Well, the proof is in the pudding, there are both impedance and FR measurements to suggest that they are fairly linear and well engineered, despite the "audiophile grade" pricing. I design speakers and see nothing of concern.
Total nitpick, but the saying is "The proof of the pudding is in the tasting." ;) In other words, you don't know if something you made came out right until you actually try to use it.

Re: Is it all bull**** now?

Reply #28
A month ago I was in Philadelphia which (in the 70s as well) used to be a huge mecca for audio stores and music shops.   It was home to Dynaco and IMF, a number of other well-respected companies and even some audio publications. The importer Music & Sound Ltd. had a very nice showroom with all kinds of exotic but mostly affordable gear - they carried everything from Crown to Audio Research.  All of them gone today, and I didn't see a single ad for a high-end store that looked like it sold primarily audio gear.  I wasn't in the mood for "audiophile" shops anyway.
Wow, Dynaco is a name I haven't heard in a while. I have a friend who built a replica Dynaco tube amp for his stereo, just because he thinks tubes are cool and he likes fiddling with stuff. I rescued and refurbished a Quadaptor box from eBay to give him as a wedding present. I ended up having to take apart the potentiometer stack and clean all the contacts, then re-solder all the wires that had broken loose from the contact tabs on the pots. It was a solid day of restoration, but he sure was happy when I gave it to him.

Re: Is it all bull**** now?

Reply #29
Quote
Normal speaker sets are designed to resonate at frequency ranges that people find enjoyable and damp frequency ranges that people find unpleasant, essentially having permanent EQ settings built into the hardware.

I don't think that is true as a rule, although there probably are examples of a deliberate mid-bass bump.  "Normal" speakers have to live in real rooms and EQ is not the only issue that the designers have to worry about by far--dispersion, distortion, etc all count too.  You could probably make perfectly flat EQ (in an anechoic chamber) speakers that sound like dog-doo in my living room. 

Re: Is it all bull**** now?

Reply #30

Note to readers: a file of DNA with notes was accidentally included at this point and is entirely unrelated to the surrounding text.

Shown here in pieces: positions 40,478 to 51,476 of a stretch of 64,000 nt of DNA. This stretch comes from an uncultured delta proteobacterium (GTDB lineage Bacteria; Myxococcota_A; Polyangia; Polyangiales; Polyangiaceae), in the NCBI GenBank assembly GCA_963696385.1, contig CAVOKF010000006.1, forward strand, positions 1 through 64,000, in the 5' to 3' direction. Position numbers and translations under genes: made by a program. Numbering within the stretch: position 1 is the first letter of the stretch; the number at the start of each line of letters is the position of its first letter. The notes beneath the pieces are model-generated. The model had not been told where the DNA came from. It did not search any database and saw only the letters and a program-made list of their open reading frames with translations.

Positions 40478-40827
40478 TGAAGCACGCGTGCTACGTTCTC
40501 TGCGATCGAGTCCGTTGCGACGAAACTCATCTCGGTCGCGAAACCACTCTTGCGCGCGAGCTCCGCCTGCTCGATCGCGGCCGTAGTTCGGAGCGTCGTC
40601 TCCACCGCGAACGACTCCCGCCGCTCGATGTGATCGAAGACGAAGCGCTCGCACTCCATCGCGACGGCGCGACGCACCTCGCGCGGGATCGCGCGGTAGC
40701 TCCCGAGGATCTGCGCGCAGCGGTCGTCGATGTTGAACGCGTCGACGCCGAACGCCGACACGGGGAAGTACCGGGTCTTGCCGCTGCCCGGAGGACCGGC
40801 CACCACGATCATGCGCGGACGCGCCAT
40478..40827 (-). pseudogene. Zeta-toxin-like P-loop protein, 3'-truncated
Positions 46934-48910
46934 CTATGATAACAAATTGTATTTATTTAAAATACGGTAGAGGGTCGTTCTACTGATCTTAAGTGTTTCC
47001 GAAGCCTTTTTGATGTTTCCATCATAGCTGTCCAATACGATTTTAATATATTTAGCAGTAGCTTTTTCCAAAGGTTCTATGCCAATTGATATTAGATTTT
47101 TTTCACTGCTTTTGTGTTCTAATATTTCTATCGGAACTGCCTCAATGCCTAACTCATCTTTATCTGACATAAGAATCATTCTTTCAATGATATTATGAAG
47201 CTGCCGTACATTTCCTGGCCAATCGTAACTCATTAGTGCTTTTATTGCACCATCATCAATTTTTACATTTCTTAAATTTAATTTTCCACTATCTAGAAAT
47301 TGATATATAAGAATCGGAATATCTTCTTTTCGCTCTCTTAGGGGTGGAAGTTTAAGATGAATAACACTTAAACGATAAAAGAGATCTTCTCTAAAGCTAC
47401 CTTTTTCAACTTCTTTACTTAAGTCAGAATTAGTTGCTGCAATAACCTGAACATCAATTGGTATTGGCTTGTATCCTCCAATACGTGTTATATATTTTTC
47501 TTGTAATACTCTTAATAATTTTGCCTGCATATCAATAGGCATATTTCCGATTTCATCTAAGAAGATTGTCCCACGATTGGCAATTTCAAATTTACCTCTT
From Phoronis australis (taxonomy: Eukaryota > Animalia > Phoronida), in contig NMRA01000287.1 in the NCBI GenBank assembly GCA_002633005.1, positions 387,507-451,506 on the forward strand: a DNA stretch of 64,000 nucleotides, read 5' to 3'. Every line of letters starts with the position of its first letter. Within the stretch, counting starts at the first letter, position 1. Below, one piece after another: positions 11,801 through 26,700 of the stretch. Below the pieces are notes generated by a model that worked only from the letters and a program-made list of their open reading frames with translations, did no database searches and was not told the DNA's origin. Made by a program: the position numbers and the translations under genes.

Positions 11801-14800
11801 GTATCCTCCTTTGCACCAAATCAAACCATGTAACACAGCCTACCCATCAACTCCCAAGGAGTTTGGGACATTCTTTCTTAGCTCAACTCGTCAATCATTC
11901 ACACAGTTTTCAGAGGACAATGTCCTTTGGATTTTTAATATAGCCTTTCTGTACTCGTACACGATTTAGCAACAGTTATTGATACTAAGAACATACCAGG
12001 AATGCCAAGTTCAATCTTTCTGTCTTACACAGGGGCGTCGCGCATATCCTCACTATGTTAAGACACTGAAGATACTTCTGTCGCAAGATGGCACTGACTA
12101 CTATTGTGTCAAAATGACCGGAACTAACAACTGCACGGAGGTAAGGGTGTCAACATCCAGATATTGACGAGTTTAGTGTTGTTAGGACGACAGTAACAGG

....
So that's my suggestion -- skip all the audiophile BS and buy the same equipment that actual music professionals use. They listen to the same tracks over and over more times in a year than most of us will in our entire lives.

I am on the periphery of the pro community (I am an EE/DSP/Operating Systems/DEEP audio software writer/etc), and some in the actual pro community will SOMETIMES tongue in cheek call those who are taken in by the BS:  audiofools.  Actually, the real problem are the predatory and dishonest perveyors of the nonsense.
I am a 'fixit' type of person, but just like US politics nowadays, the audio stuff has become a religion and not an avocation or a quest to improve the world (or listening.)
I believe that if one wants to enjoy their audio/music hobby and share their experiences/helping others -- just stay away from those who have been bitten by the very damaging meme associated with the mythology.  Live in the real world -- it really IS nicer -- no surprises when reality does become obvious.  (No stark realizations after spending $20k on speakers that are truly no more accurate than very good studio monitors -- in fact, it is more likely that the $20k speakers will have FAKE coloring.)  I'd hope that people spend the extra money on other audio/listening & enjoyment endeavours rather than to unknowingly fund more snake oil.
Don't get me wrong -- I am all for the LOVE of a hobby, but I wish some people didin't turn it into a religion!!!


Re: Is it all bull**** now?

Reply #32
You could probably make perfectly flat EQ (in an anechoic chamber) speakers that sound like dog-doo in my living room. 
Unless the off axis is poor and/or the speaker is broken, that statement isn't supported by science.
Loudspeaker manufacturer

 

Re: Is it all bull**** now?

Reply #33
I've been burnt few times with what headphones to get. I pretty much just gave up grabbed a pair of ER4XR's, use a fiio Q1 DAC for my PC. Reading Head-fi on its funny how act how world changing allot of the $600+ iem/over ears are ignoring flaws, Like the SE846 pretty poor treble roll off.